By Sophie Squire
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Anger in the streets as killer cops in US let off

This article is over 3 years, 6 months old
Issue 2724
US protesters in New York demand justice for Breonna Taylor at a protest in June
US protesters demand justice for Breonna Taylor at a protest in New York in June (Pic: Flickr/Informed Images)

US Black Lives Matter ­protesters continue to take to the streets over the decision not to charge the cops with the murder of Breonna Taylor. 

Taylor’s mother, Tamika Palmer, joined angry protesters who gathered in Louisville, Kentucky, last Friday. She said she was “pissed, upset, hurt” over state attorney general Daniel Cameron’s announcement. 

And protesters in the city defied a 9pm curfew and set fire to cars and broke windows last Saturday night. The police arrested up to 28 people. 

“It feels like we went backward,” said Amber Brown who has been central to the protests in Louisville, Kentucky. 

“I think people are still in shock and we’re not sure how to move forward.

“Since when does protest have a curfew? Since when does freedom and civil rights have a curfew?”

Police entered Taylor’s home unannounced and shot her in March. 

The court decided to charge Brett Hankison, one of the three police officers involved in her killing, only with “wanton endangerment”.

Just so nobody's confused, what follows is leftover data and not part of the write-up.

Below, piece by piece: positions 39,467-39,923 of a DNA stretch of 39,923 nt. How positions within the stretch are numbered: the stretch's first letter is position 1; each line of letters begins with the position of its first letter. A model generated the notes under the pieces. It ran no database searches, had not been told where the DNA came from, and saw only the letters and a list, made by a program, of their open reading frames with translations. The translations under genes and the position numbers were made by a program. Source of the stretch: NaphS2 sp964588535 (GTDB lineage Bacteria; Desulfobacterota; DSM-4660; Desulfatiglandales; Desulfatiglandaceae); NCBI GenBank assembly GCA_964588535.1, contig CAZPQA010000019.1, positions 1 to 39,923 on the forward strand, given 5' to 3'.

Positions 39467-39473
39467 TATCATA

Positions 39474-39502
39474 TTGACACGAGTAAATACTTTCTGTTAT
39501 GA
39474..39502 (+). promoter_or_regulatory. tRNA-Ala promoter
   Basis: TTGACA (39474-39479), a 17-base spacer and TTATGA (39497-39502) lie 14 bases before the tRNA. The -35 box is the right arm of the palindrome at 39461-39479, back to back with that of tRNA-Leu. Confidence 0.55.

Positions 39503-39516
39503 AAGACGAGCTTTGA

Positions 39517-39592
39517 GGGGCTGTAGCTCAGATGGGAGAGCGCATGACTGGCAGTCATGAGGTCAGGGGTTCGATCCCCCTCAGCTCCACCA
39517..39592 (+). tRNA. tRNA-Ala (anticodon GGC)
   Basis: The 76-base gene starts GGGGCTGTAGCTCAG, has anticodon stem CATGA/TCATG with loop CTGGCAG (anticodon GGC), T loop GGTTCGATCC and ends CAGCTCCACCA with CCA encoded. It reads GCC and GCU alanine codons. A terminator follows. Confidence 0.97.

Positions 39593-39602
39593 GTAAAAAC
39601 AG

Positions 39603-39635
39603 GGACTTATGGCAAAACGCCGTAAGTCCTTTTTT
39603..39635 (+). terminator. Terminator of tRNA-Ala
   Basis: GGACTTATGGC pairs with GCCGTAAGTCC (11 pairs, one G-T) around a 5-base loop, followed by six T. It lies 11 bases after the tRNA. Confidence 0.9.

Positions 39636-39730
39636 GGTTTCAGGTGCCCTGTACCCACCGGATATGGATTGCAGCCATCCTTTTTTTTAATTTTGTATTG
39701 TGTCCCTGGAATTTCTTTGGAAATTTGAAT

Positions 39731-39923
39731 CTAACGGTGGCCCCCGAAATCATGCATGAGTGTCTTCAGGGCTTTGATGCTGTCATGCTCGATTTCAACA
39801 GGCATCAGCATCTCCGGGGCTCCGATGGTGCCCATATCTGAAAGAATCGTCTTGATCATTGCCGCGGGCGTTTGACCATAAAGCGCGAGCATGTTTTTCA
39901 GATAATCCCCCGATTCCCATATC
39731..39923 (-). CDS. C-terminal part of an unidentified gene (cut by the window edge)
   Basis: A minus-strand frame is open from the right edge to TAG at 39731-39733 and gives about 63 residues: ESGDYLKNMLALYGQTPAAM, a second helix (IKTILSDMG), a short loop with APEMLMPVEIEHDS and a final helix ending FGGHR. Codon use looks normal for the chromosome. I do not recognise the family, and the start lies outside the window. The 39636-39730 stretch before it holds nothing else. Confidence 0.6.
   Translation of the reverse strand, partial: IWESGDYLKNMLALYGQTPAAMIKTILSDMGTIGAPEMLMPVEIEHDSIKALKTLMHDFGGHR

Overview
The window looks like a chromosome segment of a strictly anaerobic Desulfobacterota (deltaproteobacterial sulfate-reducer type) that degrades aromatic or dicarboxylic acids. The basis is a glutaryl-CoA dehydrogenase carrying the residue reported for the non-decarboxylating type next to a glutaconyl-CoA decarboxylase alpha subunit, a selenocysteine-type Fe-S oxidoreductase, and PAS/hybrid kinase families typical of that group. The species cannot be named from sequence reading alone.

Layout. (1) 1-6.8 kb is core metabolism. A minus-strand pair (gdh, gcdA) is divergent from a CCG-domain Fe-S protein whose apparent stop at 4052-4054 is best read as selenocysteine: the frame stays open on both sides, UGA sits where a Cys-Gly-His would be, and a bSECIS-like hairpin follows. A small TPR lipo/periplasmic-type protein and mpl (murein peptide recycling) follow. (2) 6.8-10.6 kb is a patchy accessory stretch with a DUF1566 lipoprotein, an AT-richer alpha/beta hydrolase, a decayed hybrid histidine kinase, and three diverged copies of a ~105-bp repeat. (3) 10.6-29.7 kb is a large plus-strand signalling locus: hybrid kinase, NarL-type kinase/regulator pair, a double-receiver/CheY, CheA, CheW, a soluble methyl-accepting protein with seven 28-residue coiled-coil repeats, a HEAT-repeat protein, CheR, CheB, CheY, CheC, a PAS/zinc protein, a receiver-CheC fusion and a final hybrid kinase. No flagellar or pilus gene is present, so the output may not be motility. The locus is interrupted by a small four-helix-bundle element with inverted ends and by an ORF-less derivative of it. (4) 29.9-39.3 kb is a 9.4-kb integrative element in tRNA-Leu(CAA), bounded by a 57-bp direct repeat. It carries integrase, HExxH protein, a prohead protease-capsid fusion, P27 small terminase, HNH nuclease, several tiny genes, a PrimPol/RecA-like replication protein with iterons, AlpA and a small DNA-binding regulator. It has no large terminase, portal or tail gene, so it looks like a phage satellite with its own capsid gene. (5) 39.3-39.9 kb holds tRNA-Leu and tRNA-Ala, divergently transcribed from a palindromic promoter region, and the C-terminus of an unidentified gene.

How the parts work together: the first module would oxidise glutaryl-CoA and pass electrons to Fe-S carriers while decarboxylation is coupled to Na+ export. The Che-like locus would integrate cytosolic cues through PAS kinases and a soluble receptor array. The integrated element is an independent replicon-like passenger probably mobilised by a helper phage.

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All three officers who were involved in Taylor’s killing were ­dismissed from the police force. 

In his dismissal letter, it said that Hankison showed “an extreme indifference to the value of human life”. 

The court ruling has caused ­outrage across the US. 

In New York, hundreds of protesters blocked the traffic on the Brooklyn Bridge last Saturday.

Protesters chanted, “These are our demands that must be met,” and, “Until they are met there will be no peace. 

“No justice, no peace.”

Protester Sophie Michel had been “out here since June almost every day on the streets marching for my black life to show people that I matter. It could be me, it could be him, it could be him, it could be any black face that you see in this crowd,” she said. 

In Oakland, California, up to 250 people gathered and clashed with police, forcing the city centre to be closed. 

Hundreds of people marched through the streets in Boston, first gathering in Nubian Square and then marching to the police precinct. 


Protesters gathered in the South side neighbourhood of South Shore in Chicago and marched off to the nearest police station. 

In Philadelphia, a crowd that was mostly led by students held a vigil to commemorate Taylor.  

And over 200 people gathered for a march in Baltimore last Saturday. 

Palmer said that “at this point, it’s bigger than Breonna, it’s bigger than just black lives.” 

Trump continues with his attacks. 

He has nominated right winger Amy Coney Barrett for the Supreme Court in an effort to lock in his racist and sexist politics ­whatever happens in the November election.

More resistance on the streets is critical. 

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